• non-Hodgkin's lymphoma;
  • DNA ploidy;
  • S-phase fraction;
  • fine-needle aspiration cytology;
  • prognosis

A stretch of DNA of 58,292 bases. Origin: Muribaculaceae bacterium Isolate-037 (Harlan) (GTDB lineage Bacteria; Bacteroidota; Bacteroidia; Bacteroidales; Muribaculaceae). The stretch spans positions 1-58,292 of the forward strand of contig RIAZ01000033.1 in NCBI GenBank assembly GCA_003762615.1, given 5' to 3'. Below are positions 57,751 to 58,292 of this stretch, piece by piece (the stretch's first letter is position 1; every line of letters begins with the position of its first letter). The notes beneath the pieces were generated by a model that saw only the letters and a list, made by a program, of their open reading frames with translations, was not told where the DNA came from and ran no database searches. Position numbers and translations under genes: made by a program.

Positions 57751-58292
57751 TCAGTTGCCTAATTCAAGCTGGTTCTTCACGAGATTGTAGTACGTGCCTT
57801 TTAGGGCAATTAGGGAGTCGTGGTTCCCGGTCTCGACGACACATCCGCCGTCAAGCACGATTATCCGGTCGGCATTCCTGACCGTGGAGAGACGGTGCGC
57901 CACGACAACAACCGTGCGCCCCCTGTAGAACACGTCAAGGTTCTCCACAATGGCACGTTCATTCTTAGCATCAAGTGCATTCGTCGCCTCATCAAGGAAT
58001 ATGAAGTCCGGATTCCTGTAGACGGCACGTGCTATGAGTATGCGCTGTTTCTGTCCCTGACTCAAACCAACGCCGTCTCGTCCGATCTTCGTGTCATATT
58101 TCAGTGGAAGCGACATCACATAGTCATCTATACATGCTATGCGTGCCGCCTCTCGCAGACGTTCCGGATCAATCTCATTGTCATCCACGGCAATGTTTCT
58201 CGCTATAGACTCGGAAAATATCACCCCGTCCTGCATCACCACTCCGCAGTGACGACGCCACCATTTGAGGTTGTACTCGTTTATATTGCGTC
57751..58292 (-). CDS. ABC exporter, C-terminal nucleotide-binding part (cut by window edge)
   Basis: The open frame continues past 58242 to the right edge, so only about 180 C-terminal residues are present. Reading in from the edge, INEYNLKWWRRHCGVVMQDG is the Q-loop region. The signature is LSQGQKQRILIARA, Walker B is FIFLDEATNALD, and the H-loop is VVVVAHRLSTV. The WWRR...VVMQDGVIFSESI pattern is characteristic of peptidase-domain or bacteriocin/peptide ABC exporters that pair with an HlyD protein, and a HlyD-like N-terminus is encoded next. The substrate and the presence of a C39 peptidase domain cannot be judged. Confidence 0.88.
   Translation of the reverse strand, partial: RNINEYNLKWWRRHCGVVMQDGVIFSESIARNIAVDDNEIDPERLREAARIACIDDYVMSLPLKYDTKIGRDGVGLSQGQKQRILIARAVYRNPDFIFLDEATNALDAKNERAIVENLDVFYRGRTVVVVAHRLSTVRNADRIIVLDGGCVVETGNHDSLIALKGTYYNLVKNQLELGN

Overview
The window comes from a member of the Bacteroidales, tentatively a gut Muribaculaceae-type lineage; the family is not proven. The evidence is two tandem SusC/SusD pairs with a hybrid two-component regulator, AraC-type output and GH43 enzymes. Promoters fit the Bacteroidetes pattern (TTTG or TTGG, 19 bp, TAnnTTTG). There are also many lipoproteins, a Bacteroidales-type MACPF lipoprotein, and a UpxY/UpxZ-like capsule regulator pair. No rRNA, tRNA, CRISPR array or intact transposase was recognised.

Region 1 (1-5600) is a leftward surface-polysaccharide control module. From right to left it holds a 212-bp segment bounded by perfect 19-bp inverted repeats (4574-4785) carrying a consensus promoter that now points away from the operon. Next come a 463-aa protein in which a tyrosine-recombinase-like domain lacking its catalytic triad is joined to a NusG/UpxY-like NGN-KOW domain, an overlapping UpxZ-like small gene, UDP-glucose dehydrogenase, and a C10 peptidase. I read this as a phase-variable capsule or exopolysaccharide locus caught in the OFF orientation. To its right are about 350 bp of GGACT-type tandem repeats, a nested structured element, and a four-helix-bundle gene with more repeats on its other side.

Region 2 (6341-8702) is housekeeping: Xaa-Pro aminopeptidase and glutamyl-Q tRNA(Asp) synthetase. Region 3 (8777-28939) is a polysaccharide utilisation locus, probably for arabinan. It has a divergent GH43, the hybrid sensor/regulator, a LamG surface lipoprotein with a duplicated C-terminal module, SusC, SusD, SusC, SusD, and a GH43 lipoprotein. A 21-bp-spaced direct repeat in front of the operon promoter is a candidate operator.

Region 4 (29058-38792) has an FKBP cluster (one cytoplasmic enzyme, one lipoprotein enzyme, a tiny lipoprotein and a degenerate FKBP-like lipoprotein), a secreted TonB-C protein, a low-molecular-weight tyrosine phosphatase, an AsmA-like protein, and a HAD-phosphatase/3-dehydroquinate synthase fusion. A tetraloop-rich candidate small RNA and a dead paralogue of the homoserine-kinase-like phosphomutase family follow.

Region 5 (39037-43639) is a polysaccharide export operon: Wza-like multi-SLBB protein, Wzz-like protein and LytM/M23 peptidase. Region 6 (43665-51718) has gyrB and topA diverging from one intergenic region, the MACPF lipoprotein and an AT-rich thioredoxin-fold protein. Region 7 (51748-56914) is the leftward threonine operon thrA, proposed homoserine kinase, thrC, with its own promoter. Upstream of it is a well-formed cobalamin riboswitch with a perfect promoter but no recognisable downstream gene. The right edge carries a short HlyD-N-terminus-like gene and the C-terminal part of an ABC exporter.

Fine-needle aspiration cytology (FNAC) is a technique that can overcome tissue-sampling disaggregation problems related to DNA flow cytometry analysis. The aim of this study, with long-term follow-up (median, 72 mo), was to investigate the prognostic value of DNA ploidy and S-phase fraction (SPF) in patients with non-Hodgkin's lymphoma (NHL), and additionally, the relevance of SPF in the grading of NHLs, using FNAC. The series comprised 76 patients with NHL (32 indolent and 44 aggressive tumors, including 14 Burkitt lymphomas) and 30 patients with reactive lymph node enlargement used as a control group. DNA flow cytometry was performed on fresh samples obtained by FNAC. NHL grading was done according to the updated Kiel classification. The 5-yr overall survival of patients with NHL was determined using the Kaplan-Meier method. All samples of the control group and 81.6% of the NHLs showed a DNA diploid pattern. Fourteen cases (18.4%) were DNA aneuploid with bimodal distribution: slight hyperdiploidy and near-tetraploidy. Despite the higher incidence of aneuploidy in aggressive than in indolent tumors (22.7% vs. 12.5%), no correlation between DNA ploidy and NHL grading was observed. In contrast, SPF revealed a strong correlation with grading (P = 0.0001). The mean SPF values varied from 6.5% in indolent NHLs, to 20.4% in aggressive not-otherwise-specified (NOS) NHLs, and to 35.3% in Burkitt lymphomas. Nearly all aggressive NHLs had an SPF >15%, while the vast majority of indolent NHLs showed an SPF <10%. The mean SPF value in the reactive node group was 6.6%. NHL grading significantly was correlated to survival (P = 0.004) only if the Burkitt lymphomas, which showed the best prognosis, were analyzed as an independent group. There was a trend that did not reach statistical significance (P = 0.072) for a worse clinical outcome of patients with aneuploid tumors. When mean SPF values were used as cutoff points to divide both indolent NHLs and aggressive NOS NHLs into two proliferative subgroups, no differences in relation to survival were found (P = 0.763 and P = 0.994, respectively). Also, no proliferative difference was verified between indolent NHLs and the reactive lymph node group (P = 0.223). These results show that flow cytometric SPF is a valuable complementary parameter for grading NHLs on FNAC samples, but it appears to give no additional prognostic information on subset analyses. Diagn. Cytopathol. 2003;29:194–199. © 2003 Wiley-Liss, Inc.